Before Eagle Creek Park was a municipal park, it was a 12-acre country estate called Eagle Crest Estate. Josiah K. Lilly Jr. purchased most of the property currently encompassed by the park in the 1930s. He maintained it as a private nature preserve and had a summer home there. In 1958, Lilly donated the property to Purdue University, which took ownership over a period of five years.

Aerial view of a body of water within a park and city space.
Aerial of Eagle Creek Reservoir, 1970 Credit: Indiana Historical Society View Source

After serious flooding of Eagle Creek in 1957, the city decided to purchase the land from Purdue to construct a reservoir for flood control. By 1966, Indianapolis had purchased over 2,286 acres from Purdue. The dam and reservoir were completed three years later and open to limited use. The park as a whole was not officially open until 1972, dedicated on June 10 by Mayor Richard G. Lugar.

The original development of the park cost approximately $22.5 million and involved a combination of federal and local funds. Facilities constructed included picnic areas, shelters, playgrounds, hiking trails, and a gatehouse at the 56th  Street entrance. The Eagle Creek Park Foundation was established in 1979 to continue raising funds for the park.

A woman is talking to a small group of people.
Hike leader Donna McCarty speaks to the group during an Eagle Creek Ornithology Center Sunday morning bird hike, 2021 Credit: Michelle Pemberton/IndyStar via Imagn Content Services, LLC View Source

Throughout the 1980s, more land was acquired. Some land acquisition involved purchasing private property, some of which had been in the hands of the families involved for many years. This land acquisition has not always proceeded smoothly or without hard feelings.

Several facilities were added through the 1980s and 1990s, including a golf course designed by noted golf course architect Pete Dye. Other facilities included the Eagle’s Crest Nature Preserve and the Peace Learning Center. A Water Sports Center, which included training and competition facilities for rowing and sailing, was built for the National Sports Festival in 1982 and renovated for the Pan American Games in 1987. In 1992, the Department Of Parks And Recreation estimated park attendance at approximately 300,000.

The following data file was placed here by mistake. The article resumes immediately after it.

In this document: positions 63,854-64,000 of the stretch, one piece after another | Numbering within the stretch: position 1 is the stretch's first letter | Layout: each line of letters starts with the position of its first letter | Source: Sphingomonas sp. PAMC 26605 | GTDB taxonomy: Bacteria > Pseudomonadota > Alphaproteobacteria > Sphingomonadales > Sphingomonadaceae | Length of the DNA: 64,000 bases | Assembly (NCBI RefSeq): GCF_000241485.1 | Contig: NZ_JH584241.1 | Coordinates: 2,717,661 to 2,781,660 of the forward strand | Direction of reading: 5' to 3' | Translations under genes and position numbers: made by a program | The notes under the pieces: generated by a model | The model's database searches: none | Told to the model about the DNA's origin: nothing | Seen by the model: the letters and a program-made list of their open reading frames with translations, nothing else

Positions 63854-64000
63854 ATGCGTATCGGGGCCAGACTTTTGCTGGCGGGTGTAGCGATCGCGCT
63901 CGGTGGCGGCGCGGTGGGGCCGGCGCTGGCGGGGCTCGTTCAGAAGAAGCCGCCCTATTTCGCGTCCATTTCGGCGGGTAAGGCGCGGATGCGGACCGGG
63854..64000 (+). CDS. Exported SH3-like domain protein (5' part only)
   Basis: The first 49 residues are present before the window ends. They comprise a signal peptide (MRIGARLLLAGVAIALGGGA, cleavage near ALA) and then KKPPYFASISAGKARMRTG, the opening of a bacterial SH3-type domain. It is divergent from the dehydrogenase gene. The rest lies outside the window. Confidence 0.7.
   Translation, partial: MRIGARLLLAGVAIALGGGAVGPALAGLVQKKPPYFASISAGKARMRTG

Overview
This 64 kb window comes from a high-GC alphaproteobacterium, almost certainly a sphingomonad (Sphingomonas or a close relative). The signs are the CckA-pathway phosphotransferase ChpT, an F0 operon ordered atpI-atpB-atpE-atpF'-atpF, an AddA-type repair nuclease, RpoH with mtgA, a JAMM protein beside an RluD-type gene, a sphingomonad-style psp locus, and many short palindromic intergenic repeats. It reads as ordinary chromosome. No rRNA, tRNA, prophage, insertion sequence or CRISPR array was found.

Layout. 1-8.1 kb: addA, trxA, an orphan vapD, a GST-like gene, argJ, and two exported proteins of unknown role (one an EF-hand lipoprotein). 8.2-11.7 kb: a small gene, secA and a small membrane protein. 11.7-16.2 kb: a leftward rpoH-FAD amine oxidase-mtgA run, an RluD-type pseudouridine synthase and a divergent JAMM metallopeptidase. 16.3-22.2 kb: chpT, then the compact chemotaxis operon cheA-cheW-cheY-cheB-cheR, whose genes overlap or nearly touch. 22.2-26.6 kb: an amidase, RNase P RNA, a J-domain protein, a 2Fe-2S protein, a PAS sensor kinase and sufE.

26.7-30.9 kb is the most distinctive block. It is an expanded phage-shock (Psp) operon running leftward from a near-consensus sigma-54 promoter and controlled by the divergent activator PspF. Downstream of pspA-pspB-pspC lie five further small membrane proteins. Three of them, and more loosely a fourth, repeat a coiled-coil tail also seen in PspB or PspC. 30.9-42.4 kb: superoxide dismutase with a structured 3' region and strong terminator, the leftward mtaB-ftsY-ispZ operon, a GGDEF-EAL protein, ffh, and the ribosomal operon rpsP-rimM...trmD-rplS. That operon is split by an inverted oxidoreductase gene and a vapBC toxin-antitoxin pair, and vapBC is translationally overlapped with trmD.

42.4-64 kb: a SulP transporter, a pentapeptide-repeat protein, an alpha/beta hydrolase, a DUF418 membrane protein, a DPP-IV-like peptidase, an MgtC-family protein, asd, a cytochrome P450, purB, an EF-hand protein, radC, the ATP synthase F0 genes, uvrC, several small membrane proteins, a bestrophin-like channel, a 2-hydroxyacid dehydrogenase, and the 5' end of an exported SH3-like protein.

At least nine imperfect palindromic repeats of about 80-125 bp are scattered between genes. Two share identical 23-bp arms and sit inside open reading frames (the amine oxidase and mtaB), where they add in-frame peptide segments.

Ducks swim along the shoreline.
Ducks at Eagle Creek Ornithology Center, 2021 Credit: Michelle Pemberton/IndyStar via Imagn Content Services, LLC View Source

Eagle Creek Park has dealt with many problems and continues to be concerned with some. These have included mining rights, timber harvesting, development adjacent to park boundaries, environmental stresses, and pollution of the reservoir from its feeder creeks. Deer overpopulation has been a recurring issue, which the Department of Parks and Recreation dealt with through several controlled hunts in the late 2010s. This method of population control drew opposition from city residents and even a lawsuit in 2014.

By 2018, the park attracted over one million visitors each year, taking advantage of more than 1,400 acres of water and 3,900 acres of forest. Eagle Creek Park received a grant in 2018 from the lilly endowment, Inc. to make more of the park accessible to visitors through the creation of 7 more miles of trail. It is one of the largest municipal parks in the United States.

Revised March 2021

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